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A bad day for good taste in Santa Clarita

Posted: January 9, 2013 2:00 a.m.
Updated: January 9, 2013 2:00 a.m.
 

Thursday, Dec. 13, 2012 is a date that shall go down in Santa Clarita epicurean infamy. That day, after a glorious gourmet run spanning over a decade, Chef Jason Park and Maru Sushi served their last meals to an appreciative and saddened Santa Clarita clientele. Jason’s Maru Sushi story isn’t just about food. More, it’s a story of perseverance, commitment to principle, and the personal pursuit of perfection. Unfortunately, this story also exposes the sadder results when the invisible hand of capitalism weighs down too heavily.

Jason Park, with his immigrant parents, Mike and Diane Park, crafted their remarkable restaurant on Town Center Drive at the Valencia Mall to serve, without compromise, the finest continental and Japanese food this side of the West Side.

Reflective of Jason’s Ayn Rand-like drive for perfection, Jason personally oversaw every aspect of food procurement and preparation, and executed his menus with verve and control akin to a General Patton engaged in kitchen combat. The well calculated result was perfection in food, providing gourmet creations as we’re not likely to see again in Santa Clarita for many years, if ever again.

Meanwhile, as the Parks built their restaurant into a pinnacle of food perfection, our town had otherwise continued its accent as a mecca of national chain restaurants, epitomized by giant plates o’stuff piled high with high calorie, over-sauced and salted factory foods, assembled by chefs matching plates with pictures of how said food is supposed to appear.

It’s generally ok fare but not great, and not especially healthy. Most recognize fine food is art, and boy, running against local trends, Jason Park was SCV’s gastronomical Picasso and Maru Sushi our own gourmet Louvre.

Initially business was slow as the Town Center Drive location was newly constructed and Maru’s menu was a slightly misunderstood combination between continental and Asian cuisine.

Carrie and I had already become regulars, and we suggested to Mike that they stage two tables with chairs outside to draw attention that the restaurant had opened on an otherwise quiet street. That helped, and as word got around the roster of regulars expanded, with many forging fast friendships with the Parks.

Many grew to know the Parks as among the finest individuals they’ve met.

Business became brisk and the industrious Parks began looking for a second location – but this time with a menu appealing to a broader audience. Jason recognized that he’d aimed very high with his five star menu, still, it appeared that he’d won over enough foodies to pull off the finest restaurant in town. Having Maru in Santa Clarita was a bit like finally getting that Nordstrom’s so many have long coveted. With Maru, the SCV had at last gastronomically "arrived!"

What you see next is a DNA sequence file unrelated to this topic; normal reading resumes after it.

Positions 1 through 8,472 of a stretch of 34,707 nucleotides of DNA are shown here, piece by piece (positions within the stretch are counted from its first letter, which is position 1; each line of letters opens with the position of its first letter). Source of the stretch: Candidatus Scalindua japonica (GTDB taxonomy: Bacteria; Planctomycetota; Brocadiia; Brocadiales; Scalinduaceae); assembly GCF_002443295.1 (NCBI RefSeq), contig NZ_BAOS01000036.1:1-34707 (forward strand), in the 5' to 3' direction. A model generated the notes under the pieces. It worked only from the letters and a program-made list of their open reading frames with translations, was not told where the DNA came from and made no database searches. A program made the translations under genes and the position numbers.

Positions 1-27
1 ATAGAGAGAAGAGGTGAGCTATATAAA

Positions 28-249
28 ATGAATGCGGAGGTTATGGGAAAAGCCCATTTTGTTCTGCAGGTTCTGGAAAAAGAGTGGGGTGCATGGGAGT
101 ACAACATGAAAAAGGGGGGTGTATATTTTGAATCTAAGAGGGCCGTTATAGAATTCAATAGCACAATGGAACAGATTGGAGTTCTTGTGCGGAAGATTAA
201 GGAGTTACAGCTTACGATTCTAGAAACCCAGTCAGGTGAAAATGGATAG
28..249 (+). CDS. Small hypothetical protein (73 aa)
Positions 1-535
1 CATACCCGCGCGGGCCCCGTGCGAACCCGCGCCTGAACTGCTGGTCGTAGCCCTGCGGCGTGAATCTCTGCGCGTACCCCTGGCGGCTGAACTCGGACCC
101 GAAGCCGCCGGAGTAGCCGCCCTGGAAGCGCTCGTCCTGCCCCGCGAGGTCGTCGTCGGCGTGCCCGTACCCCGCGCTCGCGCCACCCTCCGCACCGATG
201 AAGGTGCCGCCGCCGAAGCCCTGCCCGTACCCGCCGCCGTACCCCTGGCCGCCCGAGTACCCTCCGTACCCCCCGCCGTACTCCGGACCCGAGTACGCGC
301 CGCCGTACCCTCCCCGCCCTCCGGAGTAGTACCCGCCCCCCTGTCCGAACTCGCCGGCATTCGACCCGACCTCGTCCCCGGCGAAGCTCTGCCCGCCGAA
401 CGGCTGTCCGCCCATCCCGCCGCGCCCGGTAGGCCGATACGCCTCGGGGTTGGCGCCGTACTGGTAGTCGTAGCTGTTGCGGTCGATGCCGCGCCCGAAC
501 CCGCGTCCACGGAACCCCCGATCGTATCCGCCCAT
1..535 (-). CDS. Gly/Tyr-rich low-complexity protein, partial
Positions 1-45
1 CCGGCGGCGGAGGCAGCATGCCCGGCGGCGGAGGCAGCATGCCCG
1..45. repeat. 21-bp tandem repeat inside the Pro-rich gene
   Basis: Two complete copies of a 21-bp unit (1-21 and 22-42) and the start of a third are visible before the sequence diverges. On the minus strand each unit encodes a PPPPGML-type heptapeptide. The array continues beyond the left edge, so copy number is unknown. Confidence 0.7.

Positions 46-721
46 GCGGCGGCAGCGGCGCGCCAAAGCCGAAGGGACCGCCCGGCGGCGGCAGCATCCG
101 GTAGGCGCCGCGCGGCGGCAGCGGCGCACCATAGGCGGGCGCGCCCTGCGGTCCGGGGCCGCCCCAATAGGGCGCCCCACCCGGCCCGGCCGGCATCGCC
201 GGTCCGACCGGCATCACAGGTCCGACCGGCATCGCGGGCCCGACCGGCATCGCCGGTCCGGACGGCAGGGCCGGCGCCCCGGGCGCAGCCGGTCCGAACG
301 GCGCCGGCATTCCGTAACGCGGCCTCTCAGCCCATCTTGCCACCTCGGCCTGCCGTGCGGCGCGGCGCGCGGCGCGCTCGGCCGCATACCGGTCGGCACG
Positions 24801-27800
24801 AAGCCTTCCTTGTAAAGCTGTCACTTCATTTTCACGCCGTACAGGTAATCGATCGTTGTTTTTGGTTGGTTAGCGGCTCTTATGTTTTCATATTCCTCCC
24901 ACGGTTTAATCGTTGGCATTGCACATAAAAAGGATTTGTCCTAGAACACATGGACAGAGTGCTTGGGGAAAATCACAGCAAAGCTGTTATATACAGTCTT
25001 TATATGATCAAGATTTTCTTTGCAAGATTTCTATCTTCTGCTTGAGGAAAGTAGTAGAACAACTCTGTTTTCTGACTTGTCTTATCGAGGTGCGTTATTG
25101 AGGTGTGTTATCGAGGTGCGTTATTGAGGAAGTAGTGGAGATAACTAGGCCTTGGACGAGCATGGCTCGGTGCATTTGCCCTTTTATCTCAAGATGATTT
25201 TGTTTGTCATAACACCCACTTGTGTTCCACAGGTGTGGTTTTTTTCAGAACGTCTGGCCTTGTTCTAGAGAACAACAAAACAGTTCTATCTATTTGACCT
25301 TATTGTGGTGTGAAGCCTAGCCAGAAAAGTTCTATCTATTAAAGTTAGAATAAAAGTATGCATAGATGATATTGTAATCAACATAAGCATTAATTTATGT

But then the Great Recession changed all that as so many Santa Claritans were forced to downsize personal budgets. First cut is usually dining out, and Maru got hammered as families realigned food budgets with new realities. But the Parks stayed committed to both our town and to super quality food, making tremendous sacrifices to see their restaurant through to the other side of the recession.

In the face of financial challenge something always has to give — for all of us. For Jason, his final line was an oppressive outcome on a lease renewal. Some numbers guy up the corporate ladder at Westfield far removed from the excellence being served on Town Center Drive dictated unachievable lease renewal terms for a family operation. Meanwhile, Jason learned that similar space was available in trendy Santa Monica for the same rates he would be charged at our local mall. Pragmatism forced a tough decision to pull the local plug.

Unlike many other businesses that often just "disappear in the night" — Jason informed customers exactly when he’d be closing. The word hit the street and social media about two weeks out. The last nights of Maru’s operation were packed full to the brim with grateful aficionados and well-wishers.

Korean culture is famously demure, but I don’t believe I’ve ever seen so many hugs and handshakes between a restaurateur and his affectionate customers.

Hundreds, perhaps thousands, came out to say "goodbye" to these pillars of integrity and quality. And as the Parks closed the doors on one of the best things that ever happened to the SCV, the food served that night was as good as the best of their 12-year run.

I understand capitalism is the magic that brings us affordable iPhones and cheap TV’s. But sure has a sad human side when economic upheaval bears such sad personal outcomes and loss of brilliance for an entire community. There goes one more valued local owned and operated business.

Many of us will be driving to Santa Monica as soon as we get the word.

Gary Horton is a Valencia resident. "Full Speed to Port!" appears Wednesdays in The Signal.

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